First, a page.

Photography in Zion   2 comments

A very wide angle view of the Subway, a canyon in Zion National Park, Utah.

I should start this post by telling you how I research locations to practice my photography.  No, I don’t go online to look at endless (mostly boring) photos on stock sites.  Yeah I might drop by a postcard stand in the area, if I pass one on my way to coffee.  You can get a surprising number of ideas of what to shoot this way, and the merchant or somebody in the store often has good local knowledge when you ask where something is.  Also, I occasionally get ideas when perusing the work of nature photographers that I admire.

But the only way I’ve found that is foolproof-valid to check out an area to photograph is to (go figure) just go and photograph it.  I know this doesn’t seem efficient, but it works for me.  I end up discovering places that aren’t on many people’s radar, while admittedly missing out on some obvious places.  But these places are often over-photographed anyway.

The Left Fork canyon in Zion National Park, Utah, fills with sunset light on a late November afternoon.

Suggestions:

  • I think the east side of Zion, beyond the Mt Carmel Tunnel, is the best place to photograph wildlife, and also it contains some great off-trail canyon hikes.  Just head north or south from the road, and the closer to the first tunnel (the short one) you are, the more steep and spectacular the canyons.  This could be a problem though, because most of us don’t have Spiderman powers.  Desert bighorn sheep are a virtual certainty, and the area outside the park to the east has some huge buck deer.
  • The Virgin River, all along its length through the canyon, offers limitless possibilities for shooting long exposures of water and rapids.  You will deal with major contrast when you try to include sunlit rocks + shadow, but if you stay within either of the above it’s very simple exposure.  Bring a pair of rubber boots or hip waders to increase your options greatly.
  • When you approach Zion from the west, around the town of Rockville, if you climb above the road, or alternatively wander right of the road, near the ranch fences, you’ll get nice compositions when the sun is very low in the west.  Don’t go all the way into Springdale; stay between the two towns.
  • Any walk along the Virgin River, from near the western entrance all the way to the Narrows, is chock full of photo opportunities.
  • The roads and bridges within Zion are made from reddish aggregate, so they match the cliff colors.  Definitely include the roads and bridges in your compositions.
  • Get close to the canyon bottoms with a wide-angle lens, in good light.  You can’t go wrong.  Also, there are some interesting macro options along the canyon bottoms.
  • Get very high on the canyon rim, in good light, and include some of the interesting vegetation in your foreground.
  • Although Zion is desert, because it’s well watered by springs and streams you will often have trees and other plants in your compositions.  This can be a good thing, but you often can get clutter – unusual for the desert.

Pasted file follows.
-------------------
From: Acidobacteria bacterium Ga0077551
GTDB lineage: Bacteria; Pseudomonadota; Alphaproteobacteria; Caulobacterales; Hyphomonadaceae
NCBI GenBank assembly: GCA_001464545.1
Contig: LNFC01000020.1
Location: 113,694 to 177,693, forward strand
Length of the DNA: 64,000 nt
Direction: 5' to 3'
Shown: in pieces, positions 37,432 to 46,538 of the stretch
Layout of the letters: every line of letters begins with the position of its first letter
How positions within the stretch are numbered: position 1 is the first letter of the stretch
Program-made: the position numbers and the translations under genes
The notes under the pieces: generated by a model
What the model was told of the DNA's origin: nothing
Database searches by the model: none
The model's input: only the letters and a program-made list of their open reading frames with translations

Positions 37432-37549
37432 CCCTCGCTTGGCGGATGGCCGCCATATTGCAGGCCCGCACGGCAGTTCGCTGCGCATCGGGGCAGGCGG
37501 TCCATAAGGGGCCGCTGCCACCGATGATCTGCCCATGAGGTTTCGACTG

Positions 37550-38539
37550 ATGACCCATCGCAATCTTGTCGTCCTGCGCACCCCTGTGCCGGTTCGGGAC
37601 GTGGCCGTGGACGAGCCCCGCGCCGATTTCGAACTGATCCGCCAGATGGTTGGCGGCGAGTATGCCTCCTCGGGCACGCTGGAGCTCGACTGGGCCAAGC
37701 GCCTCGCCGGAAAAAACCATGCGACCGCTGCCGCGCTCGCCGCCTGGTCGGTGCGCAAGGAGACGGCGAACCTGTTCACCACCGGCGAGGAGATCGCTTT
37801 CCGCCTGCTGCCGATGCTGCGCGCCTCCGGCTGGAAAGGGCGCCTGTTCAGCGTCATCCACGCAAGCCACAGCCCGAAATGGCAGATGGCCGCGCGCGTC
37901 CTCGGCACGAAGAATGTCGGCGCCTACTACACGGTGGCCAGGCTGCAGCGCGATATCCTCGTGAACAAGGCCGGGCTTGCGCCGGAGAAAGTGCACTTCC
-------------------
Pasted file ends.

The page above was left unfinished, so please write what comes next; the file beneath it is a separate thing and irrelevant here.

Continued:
• On the bright side, fall colors are gorgeous, happening along about mid-October to mid-November (or even later for cottonwood).  It’s not just the usual yellows of aspen and cottonwood either; there’s red Rocky Mountain maple (a smallish tree) as well.
  • As always, check the direction of the setting and rising sun.  Zion’s cliffs are so high they can block the sun for long enough that the light is harsh once the sun appears over the rim.  On the plus side, if the canyon faces the rising or setting sun, the reddish walls tend to focus that gorgeous light inward, subtly infusing even shaded areas in the canyon bottoms with a nice color.  Check out the Photographers Ephemeris.
  • Speaking of canyon direction, the Left Fork (where the Subway is) faces nicely toward the setting sun in fall.  Zi0n Canyon is better situated in Spring, but its walls are so high that you’ll always see shadows on the rocks when the sun is low.
  • Make sure to pay attention to smaller scale landscapes in canyons.  For example, the Subway is a photogenic spot, but with the tough hike to get there, you might as well take the time to photo the canyon on the way too.  Try to do the Subway before the end of October.  Short days will definitely cramp your style on this longish hike.  Better yet, get with a canyoneering guide and do the Left Fork/Subway from the top down.  Though its technical this way,you’ll also have more fun per effort that way.

The Subway in Zion National Park, in black and white.

A Rocky Mountain maple leaf shows its late fall color in Zion National Park, Utah.

The Virgin River, which flows through Zion National Park, Utah, is lined with cottonwood trees.

The waters of Left Fork in Zion National Park reflect the purplish colors of a November sunset.

The Kolob Plateau section of Zion National Park wakes up to a cloudy sunrise.

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2 responses to “Photography in Zion

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  1. Thanks a bunch!

  2. You must travel around – a lot. Your work is hyperbole – words aren’t good enough.

Please don't be shy; your words are what makes my day!

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